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With the future of work looking increasingly less regimented, shorter days could be the key to working better, says Rachael Sigee


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How long can you concentrate on something? I mean really concentrate, channel every shred of energy and centre your thoughts on one particular task. I imagine, after the last year, it’s not very long at all. The pandemic brain fog descended quickly and our attention spans dwindled along with our social lives. The New York Times declared that we were 'languishing'. But even before coronavirus, there were limits to how long we could focus. One figure often quoted is from a 2010 study that showed we spend 46.9% of our time thinking about something other than what we’re doing.

That data might be a decade old but it’s not as old as the concept of the eight hour work day. Working 9-5 to make a living has been ingrained deeply in us, as much a part of adult life as paying taxes and ruing not wearing SPF in our early twenties. But if the pandemic has shown us anything, it’s that the scaffolding on which work culture was built is not as immovable as it once seemed. Amongst the newly reconsidered remote working, flexible hours and the often-touted four-day week, is the five-hour working day. Emma Stewart, founder of flexible working consultancy Timewise, says: “For most people this last year has brought the freedom to adapt where they work, but far less on how much they work …whether a four day week, a five hour day or simply working part time. The UK still has some of the longest working hours in Europe.”

But experiments have been carried out in Germany, in Australia, in Sweden and in Liverpool, with proponents suggesting that five hours of focused work (no lengthy meetings or covert online shopping) is enough for us to get our jobs done.


I’ve worked in offices where the most important thing was to be at your desk, where the prevailing culture was that the longer you’re in the office, the better. This kind of presenteeism cripples creativity because an open-ended work day is like a blank page: difficult to fill with anything worthwhile. Condensing the work day from eight to five hours might seem daunting but constraints force us to be creative with our time and thoughts.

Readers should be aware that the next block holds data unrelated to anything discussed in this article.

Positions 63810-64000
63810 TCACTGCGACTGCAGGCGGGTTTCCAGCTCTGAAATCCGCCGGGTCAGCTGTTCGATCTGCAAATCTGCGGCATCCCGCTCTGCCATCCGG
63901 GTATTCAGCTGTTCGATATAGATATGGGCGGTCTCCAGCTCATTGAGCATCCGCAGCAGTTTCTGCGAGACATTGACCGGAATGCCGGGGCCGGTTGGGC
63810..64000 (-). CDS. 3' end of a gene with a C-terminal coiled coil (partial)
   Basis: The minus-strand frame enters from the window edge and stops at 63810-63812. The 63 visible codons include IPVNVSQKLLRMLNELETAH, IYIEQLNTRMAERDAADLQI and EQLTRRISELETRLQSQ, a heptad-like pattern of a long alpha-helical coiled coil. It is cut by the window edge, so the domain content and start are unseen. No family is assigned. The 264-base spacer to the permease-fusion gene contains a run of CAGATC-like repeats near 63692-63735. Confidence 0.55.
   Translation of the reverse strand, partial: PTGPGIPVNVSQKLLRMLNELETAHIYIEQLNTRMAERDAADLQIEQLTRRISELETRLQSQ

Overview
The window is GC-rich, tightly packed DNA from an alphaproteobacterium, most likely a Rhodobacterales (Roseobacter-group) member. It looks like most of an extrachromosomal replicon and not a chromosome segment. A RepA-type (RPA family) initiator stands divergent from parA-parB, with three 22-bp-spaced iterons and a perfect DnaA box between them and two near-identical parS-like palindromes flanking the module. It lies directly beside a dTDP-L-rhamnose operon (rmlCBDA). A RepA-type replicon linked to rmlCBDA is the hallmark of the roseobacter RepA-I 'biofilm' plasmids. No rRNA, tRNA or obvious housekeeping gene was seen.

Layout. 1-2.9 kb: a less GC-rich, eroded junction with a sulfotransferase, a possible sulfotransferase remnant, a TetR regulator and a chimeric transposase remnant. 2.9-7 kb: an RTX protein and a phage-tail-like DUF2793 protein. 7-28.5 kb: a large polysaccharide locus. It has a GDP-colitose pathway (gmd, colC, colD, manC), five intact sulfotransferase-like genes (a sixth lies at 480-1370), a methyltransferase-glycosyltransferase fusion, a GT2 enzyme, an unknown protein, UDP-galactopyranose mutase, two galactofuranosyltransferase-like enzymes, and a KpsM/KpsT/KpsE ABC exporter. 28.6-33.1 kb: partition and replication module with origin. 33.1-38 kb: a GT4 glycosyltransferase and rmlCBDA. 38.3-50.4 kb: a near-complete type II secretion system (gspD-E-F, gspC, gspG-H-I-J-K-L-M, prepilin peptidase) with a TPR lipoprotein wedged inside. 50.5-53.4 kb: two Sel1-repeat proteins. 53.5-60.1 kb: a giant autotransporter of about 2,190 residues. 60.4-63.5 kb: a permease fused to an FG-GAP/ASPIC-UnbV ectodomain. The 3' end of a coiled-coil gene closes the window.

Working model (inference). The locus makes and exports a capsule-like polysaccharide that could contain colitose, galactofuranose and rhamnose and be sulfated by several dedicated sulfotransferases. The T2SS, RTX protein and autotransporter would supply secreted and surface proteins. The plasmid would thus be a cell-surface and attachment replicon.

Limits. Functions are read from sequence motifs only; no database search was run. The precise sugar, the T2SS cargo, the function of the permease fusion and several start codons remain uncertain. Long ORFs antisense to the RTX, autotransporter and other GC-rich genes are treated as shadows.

Harriet Minter, author of WFH: How to Build a Career You Love When You’re Not in the Office, is in favour of the idea. “We really overestimate the amount of time we can properly focus for,” she says. For the rest of our time, she continues, “we either fluff it – we have a coffee with someone or go and hang out at a colleague’s desk. Or we really push our concentration and force ourselves to go beyond our limits. What happens when we do that is that we produce bad work: we make mistakes, we get things wrong, we let things slip through the cracks.”

The eight hour working day was never designed for creative thinking or for so-called “desk jobs”. It is a legacy of the industrial revolution and it has overstayed its welcome. In 1817, the Welsh labour rights activist, Robert Owen called for “eight hours’ labor, eight hours’ recreation, eight hours’ rest” as a way to protect exploited workers. In 1926, Henry Ford brought in the now ubiquitous 9-5, 40 hour working week, later adopted by US Congress.

So much about our social lives, health, families and homes looks radically different compared to a hundred years ago and yet our working practices have remained broadly the same. We have retrofitted our work into a system that doesn’t support it. Of course, much of this theorising is only relevant to certain types of jobs, namely those that are office based. There are countless roles – in healthcare, transport, education, hospitality and retail – where simply reducing hours is not a straightforward option. But for the large volume of people who work in offices, that arbitrary 40-hour number has been rendered irrelevant, especially by technology. On the one hand, many tasks can now be performed much more quickly; on the other, we can be contacted anywhere at any time.

When I went freelance, being in charge of my own time forced me to re-examine the way I work. It meant discovering that I have to warm up to creative tasks by using my mornings for admin and box-ticking. That I get most done in the late afternoon and early evening, and if I’m on a roll, I like to work late. When sitting around doing nothing also pays nothing, efficiency matters more than ever: a well-paid job becomes precisely the opposite if you drag your feet over it. Without colleagues to distract me, I’ve become much more familiar with how long I can actually concentrate for. I often fall back on the Pomodoro technique – working in 25 minute blocks with 5 minute breaks – to help keep me focused. When lockdown restrictions over the past year allowed, another freelance friend and I tried spending one day a week at each other’s flats and used the time to work through niggling issues that needed another brain to solve before returning to our solo spaces.

Changing up the way I work is a luxury that comes with becoming self-employed but we should all have that opportunity. As Minter says: “Now that we’re aware that there’s a different way of working, what we don’t actually have is any definitive ‘this is the best way’. Where we should be now is in a space of creativity and experimentation”.

A five hour work day is unlikely to be the solution for everyone but it may well be the perfect option for some. We won’t know until we try it.

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